Dear Mira Rajput, I was brought up by a working mom and I’m proud of it!
Dear Mira Rajput (oops, Kapoor now),
Yesterday was a busy day. Half-drained, I reached office in the afternoon; and you were being discussed.
You’re too often in news these days. You keep making it to headlines for your pictures with Shahid, for all the times you’re spotted with daughter Misha, and sometimes for the appearances that you make. But yesterday, it was different.
You, a happily married young woman and a proud mother, were interviewed by a leading publication on the occasion of Women’s Day. But obvious, your life as a star-wife was discussed. And I believe far-fetched subjects like women’s empowerment and social rights earned a little place too. I’m quite sure you’re content with your life, and I am glad. So when you proudly declared how happy a mother you were, I smiled. I thought you were about to break a stereotype. After all, who takes dependent house wives seriously these days? But what you said next, came across like a punch on my senses, conscience, and sensibility. You said you’d not leave your daughter and go to work, because she wasn’t a puppy and deserved every bit of her mother’s time.
My mother was married at 21, while still at college. She continued with her education; thankfully, someone as broad-minded and loving like my father had held her hand. She was undergoing her B.ed examination when she was pregnant with me. She became a mother at 27.
When I was as little as 2 years, my mother had the nerves to shift to a small town in West Bengal with me. She had cracked through the Public Service Commission examination and iy was her first job. How could she let it go?
I remember being taken care of by aayahs, some of whom stole my portion of food and kept me starving. Very faintly, but I remember my mother running around, looking for a better house to stay at. I remember staying at a house that had cows and pigs coming in. I remember playing with children of our maids, and sometimes standing in the balcony, waiting for mom to come back. And you know? She once discovered me in my underwear and horribly dirty legs, asking for some samosa’s aaloo from the sweet shop outside one of the places we lived in. Till the age of five, my father to me was only a man who dropped in every Saturday morning and left by Sunday night. I would accompany my mother to see him off at the railway station. He would give me one rupee to buy some groundnuts. You know why we survived those days? Because my mother was a strong woman who prioritised her life as per her own preferences. She made a choice of being a working woman and still raising her daughter well. She made a choice of helping my father; financially, emotionally. I’m sure it broke her heart every time I she came home from work and I ran to her. I’m sure it tore her apart every time she desperately wanted to shower me with presents but couldn’t. I remember asking for a large sized teddy bear as a child. She could only get me a small, white puppy made of cotton. That was my favourite toy for years. You know, why all this? Because she didn’t have the luxury to leave her work and still live a beautiful life.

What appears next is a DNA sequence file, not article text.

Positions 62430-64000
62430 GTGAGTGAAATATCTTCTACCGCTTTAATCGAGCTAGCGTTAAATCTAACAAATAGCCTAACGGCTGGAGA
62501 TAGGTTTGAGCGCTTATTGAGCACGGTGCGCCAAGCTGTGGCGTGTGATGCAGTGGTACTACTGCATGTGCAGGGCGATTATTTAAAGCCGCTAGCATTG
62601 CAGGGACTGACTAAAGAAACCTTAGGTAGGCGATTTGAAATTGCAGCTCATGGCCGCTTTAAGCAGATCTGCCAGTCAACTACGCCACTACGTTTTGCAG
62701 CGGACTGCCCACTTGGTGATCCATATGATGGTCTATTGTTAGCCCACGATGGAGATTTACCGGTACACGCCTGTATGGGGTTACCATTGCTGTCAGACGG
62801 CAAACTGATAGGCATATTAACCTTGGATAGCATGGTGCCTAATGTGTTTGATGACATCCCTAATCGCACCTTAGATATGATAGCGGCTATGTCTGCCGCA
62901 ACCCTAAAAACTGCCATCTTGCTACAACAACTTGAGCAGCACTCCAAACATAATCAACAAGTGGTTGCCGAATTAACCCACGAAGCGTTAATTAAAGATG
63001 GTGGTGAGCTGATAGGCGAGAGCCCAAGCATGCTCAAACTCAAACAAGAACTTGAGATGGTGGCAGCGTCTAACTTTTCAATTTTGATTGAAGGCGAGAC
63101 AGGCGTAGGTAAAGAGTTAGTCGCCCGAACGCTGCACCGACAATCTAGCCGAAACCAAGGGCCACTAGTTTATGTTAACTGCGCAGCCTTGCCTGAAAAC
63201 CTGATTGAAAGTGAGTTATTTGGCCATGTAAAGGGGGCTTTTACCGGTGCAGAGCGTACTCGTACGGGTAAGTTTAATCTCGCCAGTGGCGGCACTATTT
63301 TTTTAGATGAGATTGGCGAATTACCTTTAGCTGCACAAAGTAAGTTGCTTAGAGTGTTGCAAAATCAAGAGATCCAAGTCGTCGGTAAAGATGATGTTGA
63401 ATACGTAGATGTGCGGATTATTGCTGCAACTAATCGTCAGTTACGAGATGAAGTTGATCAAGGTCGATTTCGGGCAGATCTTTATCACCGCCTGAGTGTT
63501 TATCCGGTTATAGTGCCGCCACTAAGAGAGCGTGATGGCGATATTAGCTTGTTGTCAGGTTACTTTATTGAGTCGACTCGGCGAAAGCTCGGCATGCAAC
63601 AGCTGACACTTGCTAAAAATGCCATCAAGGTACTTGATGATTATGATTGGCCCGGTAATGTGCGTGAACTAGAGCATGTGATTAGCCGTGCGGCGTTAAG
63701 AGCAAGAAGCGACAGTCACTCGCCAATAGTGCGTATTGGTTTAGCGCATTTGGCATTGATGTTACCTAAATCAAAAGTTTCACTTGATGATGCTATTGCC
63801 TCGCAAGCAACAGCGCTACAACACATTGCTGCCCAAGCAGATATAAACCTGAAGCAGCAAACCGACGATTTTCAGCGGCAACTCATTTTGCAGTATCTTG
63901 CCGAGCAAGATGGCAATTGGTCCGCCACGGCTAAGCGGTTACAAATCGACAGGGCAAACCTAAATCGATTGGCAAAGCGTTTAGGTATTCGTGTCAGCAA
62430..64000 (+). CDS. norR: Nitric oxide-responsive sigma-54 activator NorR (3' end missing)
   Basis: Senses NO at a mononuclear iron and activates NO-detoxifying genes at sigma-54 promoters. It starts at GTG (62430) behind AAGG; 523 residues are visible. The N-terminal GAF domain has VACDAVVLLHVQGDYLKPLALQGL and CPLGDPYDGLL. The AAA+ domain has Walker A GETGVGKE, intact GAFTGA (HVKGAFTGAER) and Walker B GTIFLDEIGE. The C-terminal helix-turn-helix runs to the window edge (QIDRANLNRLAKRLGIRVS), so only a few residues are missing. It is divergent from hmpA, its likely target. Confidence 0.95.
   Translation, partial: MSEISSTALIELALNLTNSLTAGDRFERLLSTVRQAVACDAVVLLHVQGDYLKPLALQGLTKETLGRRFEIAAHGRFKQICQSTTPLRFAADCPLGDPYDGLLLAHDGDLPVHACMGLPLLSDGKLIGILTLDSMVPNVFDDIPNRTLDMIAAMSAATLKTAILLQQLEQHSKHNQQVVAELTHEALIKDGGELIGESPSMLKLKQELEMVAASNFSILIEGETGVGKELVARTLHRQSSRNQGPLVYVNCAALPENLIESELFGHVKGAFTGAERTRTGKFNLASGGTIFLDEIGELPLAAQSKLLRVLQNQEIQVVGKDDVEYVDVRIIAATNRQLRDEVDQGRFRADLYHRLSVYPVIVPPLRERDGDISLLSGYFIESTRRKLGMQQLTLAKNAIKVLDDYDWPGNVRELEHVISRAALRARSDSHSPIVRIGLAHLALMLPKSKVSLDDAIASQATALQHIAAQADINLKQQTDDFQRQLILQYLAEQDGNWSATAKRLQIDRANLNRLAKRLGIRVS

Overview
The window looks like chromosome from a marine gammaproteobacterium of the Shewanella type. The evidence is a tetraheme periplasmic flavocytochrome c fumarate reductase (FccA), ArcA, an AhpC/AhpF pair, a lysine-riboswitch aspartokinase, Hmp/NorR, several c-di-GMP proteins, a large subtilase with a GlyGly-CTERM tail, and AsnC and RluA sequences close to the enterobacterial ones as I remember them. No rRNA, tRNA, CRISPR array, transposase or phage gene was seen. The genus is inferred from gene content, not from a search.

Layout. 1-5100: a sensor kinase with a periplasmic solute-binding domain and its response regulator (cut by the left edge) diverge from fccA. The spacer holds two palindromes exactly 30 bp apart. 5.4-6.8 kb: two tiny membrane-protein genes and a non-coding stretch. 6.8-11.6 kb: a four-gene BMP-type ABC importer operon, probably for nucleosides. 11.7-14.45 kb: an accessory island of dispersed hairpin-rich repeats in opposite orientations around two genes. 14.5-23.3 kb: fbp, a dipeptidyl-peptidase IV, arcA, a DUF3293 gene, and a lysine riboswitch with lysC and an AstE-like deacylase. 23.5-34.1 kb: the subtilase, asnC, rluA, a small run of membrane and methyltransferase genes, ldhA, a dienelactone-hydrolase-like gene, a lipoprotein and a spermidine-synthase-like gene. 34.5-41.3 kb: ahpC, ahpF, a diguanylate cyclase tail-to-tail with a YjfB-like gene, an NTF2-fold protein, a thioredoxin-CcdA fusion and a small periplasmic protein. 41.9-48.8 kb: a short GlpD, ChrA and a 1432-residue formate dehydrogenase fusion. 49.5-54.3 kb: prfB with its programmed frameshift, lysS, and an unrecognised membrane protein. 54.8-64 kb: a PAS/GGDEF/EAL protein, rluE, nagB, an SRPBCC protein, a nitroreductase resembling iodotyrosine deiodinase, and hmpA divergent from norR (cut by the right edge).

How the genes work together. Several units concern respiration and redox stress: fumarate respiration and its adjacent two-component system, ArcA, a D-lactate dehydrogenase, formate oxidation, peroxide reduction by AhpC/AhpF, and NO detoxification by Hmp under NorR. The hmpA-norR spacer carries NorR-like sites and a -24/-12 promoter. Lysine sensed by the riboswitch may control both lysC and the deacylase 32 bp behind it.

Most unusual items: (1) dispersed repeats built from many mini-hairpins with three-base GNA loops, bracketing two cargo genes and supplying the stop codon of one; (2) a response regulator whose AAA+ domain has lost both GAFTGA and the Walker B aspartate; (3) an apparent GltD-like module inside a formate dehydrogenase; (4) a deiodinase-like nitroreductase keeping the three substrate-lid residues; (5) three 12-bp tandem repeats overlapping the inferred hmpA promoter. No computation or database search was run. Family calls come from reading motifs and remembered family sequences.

She raised me well. I’m proud not just because I myself am an independent woman, but because I was born to a fierce woman who gave me the courage to fight situations. She taught me to embrace life no matter what, and she taught me to fill the toughest moments with love. And privileged women like you can never sense why a mother at all has to leave her newborn at house and go to work.
I hope you take your words back. You just looked down upon those millions of working mothers who sweat out to ensure a good living for their children.
Well-raised daughter of a working woman
Kapoor & Sons: Caught the plight of homosexuals tenderly and yet made 'coming out' look doable
Kapoor & Sons – Since 1921. The house proudly flaunted that to the world, nestled in the greens of Coonoor. No one knew the darkness that was inside, the demons that were individually dealt with. But then, isn’t every family like that?
Two years have passed by since this Shakun Batra-directorial, story of a dysfunctional family had come to our lives. However, amongst the various themes that tore apart the family and eventually brought it together, one that truly had the power to transform, was that of homosexuality.
Not many know, that the role played by Fawad Khan, that of family’s elder son, a successful author, was actually offered to many A-listers, who turned it down, eventually leading him to step into the shoes of Rahul. And it was, indeed, a very big step on his part. He was venturing out of his territory, a man who has such a huge female-fan following, and comes from a country with religion as its main running philosophy. He did the role and brought such conviction to it that we were forced to stand up and applaud, his courage, and the beauty with which his character was carved.
Since times immemorial, all our memories of gay characters on screen have been that of carelessly effeminate and unimportant roles, which are just there to add a comic element. The stereotype has been high to an extent that often the champions of the same channelise it and promote it, for it is wrapped in the shiny paper of presentation. The biggest example of this was ‘Dostana’, which was an amazing story of friendship, still used homosexuality as humour, as its backdrop. Ironically, it came from the same production house, though nearly eight years before that.